This is cool, David. I love the fish cakes and the drying rice and fruits. I didn’t know it was such a communal city. What a great experience to live there. I absolutely adore fall. I think it’s my favorite season. We just got a chill in the air here, finally, and the leaves are falling and changing. Nothing too out of the ordinary here.
October 30th, 2013 at 2:08 am
The practice of laying things out in the road is very interesting, especially because I’ve been attending a lot of presentations recently by employers looking for placement students. I’m pretty sure M&S specifically mentioned this (not necessarily in Korea, but they mentioned a few African countries,) as one of the reasons they visit all of their suppliers, as they would not consider it an acceptable way of drying foods for the reasons Joyce mentions!
As for Autumn, I find it hard to get used to the earlier nights. The clocks have just gone back so I’m suddenly finding myself walking home in the dark. The only redeeming feature in my eyes are events like halloween and bonfire night. I have no plans for the latter. but even if I don’t go you’ll still find me making parkin and bonfire toffee!
October 30th, 2013 at 7:33 am
You have bonfire night there? Where are you from? The only place I know of bonfire being celebrated is Newfoundland
October 30th, 2013 at 7:36 am
England! Bonfire night to celebrate the capture of Guy Fawkes before he blew up the houses of parliament! (Though that is not how it actually went, in reality.) I assume newfoundlanders celebrate bonfire night for a different reason?
October 30th, 2013 at 7:42 am
Newfoundlanders get the tradition from England although the historical reason is lost. I’ve always heard it called Guy Fawkes Night in England. I didn’t know you called it bonfire night there too.
October 30th, 2013 at 7:48 am
It varies I guess, there’s perhaps regional differences as well.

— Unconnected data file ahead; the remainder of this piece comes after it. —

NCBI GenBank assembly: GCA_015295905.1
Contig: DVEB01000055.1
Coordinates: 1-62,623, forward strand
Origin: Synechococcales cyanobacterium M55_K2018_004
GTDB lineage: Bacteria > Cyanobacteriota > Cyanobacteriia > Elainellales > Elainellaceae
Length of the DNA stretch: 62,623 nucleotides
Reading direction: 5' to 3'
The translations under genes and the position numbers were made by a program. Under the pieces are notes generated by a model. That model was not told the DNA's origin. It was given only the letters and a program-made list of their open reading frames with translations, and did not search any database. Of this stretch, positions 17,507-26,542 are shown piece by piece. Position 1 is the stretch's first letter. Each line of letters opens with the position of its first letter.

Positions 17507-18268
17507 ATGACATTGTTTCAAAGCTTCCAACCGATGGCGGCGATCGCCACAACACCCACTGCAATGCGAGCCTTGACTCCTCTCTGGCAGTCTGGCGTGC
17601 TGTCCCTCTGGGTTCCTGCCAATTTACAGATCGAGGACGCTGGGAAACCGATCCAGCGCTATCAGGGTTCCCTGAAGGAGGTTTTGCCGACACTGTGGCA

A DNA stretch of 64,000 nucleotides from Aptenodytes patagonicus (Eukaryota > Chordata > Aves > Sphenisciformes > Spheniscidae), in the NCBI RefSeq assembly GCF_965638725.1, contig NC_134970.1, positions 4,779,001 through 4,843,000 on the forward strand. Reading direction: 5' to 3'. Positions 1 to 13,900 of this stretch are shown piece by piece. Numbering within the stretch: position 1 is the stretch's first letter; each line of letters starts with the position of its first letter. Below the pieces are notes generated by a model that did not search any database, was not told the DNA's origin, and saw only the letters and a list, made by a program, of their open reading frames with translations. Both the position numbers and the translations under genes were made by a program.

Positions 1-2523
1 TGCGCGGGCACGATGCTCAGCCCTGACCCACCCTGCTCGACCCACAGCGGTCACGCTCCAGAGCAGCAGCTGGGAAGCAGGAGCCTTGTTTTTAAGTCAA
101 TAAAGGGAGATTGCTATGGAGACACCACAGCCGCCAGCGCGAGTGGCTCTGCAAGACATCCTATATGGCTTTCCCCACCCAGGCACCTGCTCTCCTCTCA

There’s been a decline of it for various reasons, which is a shame.
October 30th, 2013 at 5:54 am
They sound yummy and the pictures are wonderful. I love when you show glimpses of your world 🙂
October 30th, 2013 at 9:14 pm
loved the photographs David! I wonder how they taste! 🙂
You love Korea a lot, don’t you?
November 4th, 2013 at 4:38 am
That bread looks and sounds delicious! We don’t have fall at all, but those scenes of drying grains and spices is a common sight here as well!
November 4th, 2013 at 4:56 am
Oh, man, a hot red bean handpie would be delicious on a fall night! (I was actually thinking they’d be savory, didn’t occur to me that sweet red bean might be more likely in Korea until I read the other comments.) I think I’m gonna go online and look for a fish-shaped pie form.
For me, my harbinger of fall comes in September, when the yellowjackets start getting hysterical — their lives are ending, so they start eating everything in sight; I’m guessing it’s to shore up the queen before she hibernates. Some days I’ll find numerous apples on the ground around the tree, each one crawling with a dozen or more yellowjackets chowing down.
November 5th, 2013 at 9:34 pm
yum! those fish pancakes look really good. i really should visit your blog more often. i’d frequently buy fish-shaped sandwiches with vanilla ice cream and red bean in a Korean store in the Philippines. ^^ ^^
November 5th, 2013 at 9:43 pm
Yeah, I really like that kind of ice cream sandwich too! They are kind of a cold take-off of the pungeo-bbang. Unfortunately, they’re the kind of food you can’t ship well, so I’ll miss them whenever I leave Korea. Thanks for stopping by~ 🙂